The German Finance Ministry holds a negative view of the prospect of Greece paying off its debt to the International Monetary Fund early, according to a report in German financial newspaper Handelsblatt on Friday.
“We continue to perceive with serious reservations an early repayment of the IMF,” reads a note by the ministry led by Olaf Scholz which Handelsblatt has seen. The report explains this negative attitude is based on the fear that this development would be seen as an IMF departure from Greece, which Berlin would want to avoid. Both the German ministry and the Bundestag have always insisted on the Fund remaining in the Greek bailout program for its know-how in crisis management.
The German daily added that Prime Minister Alexis Tsipras’s promise to expel the Fund from Greece will not materialize, as that would require the consent of the German parliament; the Bundestag will only give the green light for the early repayment if the future role of the IMF is safeguarded for future assessments of the Greek economy, Handelsblatt pointed out.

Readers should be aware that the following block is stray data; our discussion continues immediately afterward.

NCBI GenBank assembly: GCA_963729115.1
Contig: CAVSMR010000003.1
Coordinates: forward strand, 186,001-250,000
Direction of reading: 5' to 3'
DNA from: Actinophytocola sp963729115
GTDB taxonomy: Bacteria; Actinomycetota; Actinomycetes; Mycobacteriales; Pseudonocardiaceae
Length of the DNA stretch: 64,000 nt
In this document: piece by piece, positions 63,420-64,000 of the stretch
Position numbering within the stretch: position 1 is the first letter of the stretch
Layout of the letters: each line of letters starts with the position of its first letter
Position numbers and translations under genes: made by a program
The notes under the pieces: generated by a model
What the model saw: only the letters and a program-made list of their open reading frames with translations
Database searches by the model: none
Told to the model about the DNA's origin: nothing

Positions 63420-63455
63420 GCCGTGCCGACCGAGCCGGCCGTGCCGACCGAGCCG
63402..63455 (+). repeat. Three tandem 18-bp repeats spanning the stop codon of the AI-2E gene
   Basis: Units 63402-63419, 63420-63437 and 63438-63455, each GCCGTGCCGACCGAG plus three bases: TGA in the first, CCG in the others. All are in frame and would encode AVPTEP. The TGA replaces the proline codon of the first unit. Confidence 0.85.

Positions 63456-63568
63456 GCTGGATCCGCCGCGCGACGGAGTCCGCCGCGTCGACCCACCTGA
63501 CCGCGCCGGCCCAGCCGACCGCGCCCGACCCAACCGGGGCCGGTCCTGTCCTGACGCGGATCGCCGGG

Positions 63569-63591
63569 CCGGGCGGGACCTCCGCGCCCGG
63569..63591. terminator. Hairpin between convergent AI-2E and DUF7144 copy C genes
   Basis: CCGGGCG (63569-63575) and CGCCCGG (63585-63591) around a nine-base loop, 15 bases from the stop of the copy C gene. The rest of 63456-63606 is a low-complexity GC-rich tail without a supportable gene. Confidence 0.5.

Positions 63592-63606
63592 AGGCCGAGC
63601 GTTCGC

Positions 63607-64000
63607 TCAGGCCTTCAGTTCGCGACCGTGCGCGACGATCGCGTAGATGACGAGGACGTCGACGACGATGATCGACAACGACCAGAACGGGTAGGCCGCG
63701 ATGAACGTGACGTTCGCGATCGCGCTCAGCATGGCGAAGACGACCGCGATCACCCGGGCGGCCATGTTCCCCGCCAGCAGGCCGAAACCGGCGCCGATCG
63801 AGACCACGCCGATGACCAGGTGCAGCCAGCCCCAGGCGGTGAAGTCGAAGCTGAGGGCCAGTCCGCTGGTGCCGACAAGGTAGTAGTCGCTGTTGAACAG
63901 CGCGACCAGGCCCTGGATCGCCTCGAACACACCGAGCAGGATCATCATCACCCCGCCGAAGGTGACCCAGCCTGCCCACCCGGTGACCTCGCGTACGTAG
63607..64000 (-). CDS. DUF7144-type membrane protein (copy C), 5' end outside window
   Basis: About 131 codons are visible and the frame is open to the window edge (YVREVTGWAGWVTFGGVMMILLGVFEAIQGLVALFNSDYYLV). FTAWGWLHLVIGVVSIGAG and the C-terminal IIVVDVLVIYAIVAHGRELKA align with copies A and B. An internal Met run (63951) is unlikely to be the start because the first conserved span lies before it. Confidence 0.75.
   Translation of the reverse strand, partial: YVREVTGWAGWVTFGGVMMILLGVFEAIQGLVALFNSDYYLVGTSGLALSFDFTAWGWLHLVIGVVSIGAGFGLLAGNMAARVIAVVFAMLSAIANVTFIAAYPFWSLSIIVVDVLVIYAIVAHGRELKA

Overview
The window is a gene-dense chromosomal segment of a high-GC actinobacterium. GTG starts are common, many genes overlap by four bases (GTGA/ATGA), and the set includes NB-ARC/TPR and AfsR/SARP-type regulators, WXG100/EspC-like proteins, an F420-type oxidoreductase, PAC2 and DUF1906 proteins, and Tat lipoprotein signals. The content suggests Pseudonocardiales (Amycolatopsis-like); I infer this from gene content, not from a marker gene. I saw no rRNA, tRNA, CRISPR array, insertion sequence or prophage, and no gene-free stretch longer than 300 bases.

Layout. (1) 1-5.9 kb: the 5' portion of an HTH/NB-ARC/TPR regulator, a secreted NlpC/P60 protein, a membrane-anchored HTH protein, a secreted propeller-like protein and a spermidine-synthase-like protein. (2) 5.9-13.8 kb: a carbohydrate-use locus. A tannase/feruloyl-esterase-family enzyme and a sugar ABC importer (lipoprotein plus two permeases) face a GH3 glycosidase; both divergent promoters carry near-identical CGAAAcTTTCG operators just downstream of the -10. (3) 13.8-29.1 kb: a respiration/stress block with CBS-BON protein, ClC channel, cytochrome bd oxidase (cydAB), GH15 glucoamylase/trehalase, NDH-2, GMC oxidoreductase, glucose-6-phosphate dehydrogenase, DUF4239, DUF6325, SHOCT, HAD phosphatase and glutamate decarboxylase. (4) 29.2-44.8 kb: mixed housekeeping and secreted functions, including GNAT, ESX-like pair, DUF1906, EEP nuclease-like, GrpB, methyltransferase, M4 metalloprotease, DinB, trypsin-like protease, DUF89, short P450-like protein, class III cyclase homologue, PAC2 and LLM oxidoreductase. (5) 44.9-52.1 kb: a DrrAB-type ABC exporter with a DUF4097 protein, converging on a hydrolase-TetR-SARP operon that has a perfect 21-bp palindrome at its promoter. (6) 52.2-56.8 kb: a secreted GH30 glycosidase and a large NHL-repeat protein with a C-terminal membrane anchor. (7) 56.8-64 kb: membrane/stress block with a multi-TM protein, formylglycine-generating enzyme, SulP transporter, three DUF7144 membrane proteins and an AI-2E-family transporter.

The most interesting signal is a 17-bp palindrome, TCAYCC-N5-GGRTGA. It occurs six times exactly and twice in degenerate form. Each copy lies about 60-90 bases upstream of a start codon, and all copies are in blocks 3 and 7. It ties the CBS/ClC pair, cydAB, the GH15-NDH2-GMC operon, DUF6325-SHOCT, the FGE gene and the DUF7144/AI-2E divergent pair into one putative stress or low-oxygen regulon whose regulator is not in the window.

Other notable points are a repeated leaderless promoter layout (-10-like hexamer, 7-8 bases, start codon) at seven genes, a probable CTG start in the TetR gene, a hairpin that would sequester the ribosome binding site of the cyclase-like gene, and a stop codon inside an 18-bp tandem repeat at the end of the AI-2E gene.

The same message came from the spokesman of the European Stability Mechanism (ESM). He told Handelsblatt that the IMF will need to participate in the monitoring of Greece’s progress even after the completion of the ESM program last August. “This is also the role that the IMF will have in the future in Greece,” he told the German newspaper, adding that the final say belongs to the eurozone member-states.
Meanwhile, Scholz’s predecessor, Wolfgang Schaeuble, said in an interview with the Financial Times on Thursday that Greece should have taken a 10-year timeout from the bloc.
He went on to admit he had floated the idea of a temporary Greek exit with Giorgos Papaconstantinou, his Greek opposite number from 2009 to 2011, and pushed for it again during the thorny negotiations of 2015, after leftist SYRIZA came to power on a promise to challenge the country’s creditors.
Schaeuble even revealed he came close to resigning when Chancellor Angela Merkel rejected his recommendation to cut Greece loose.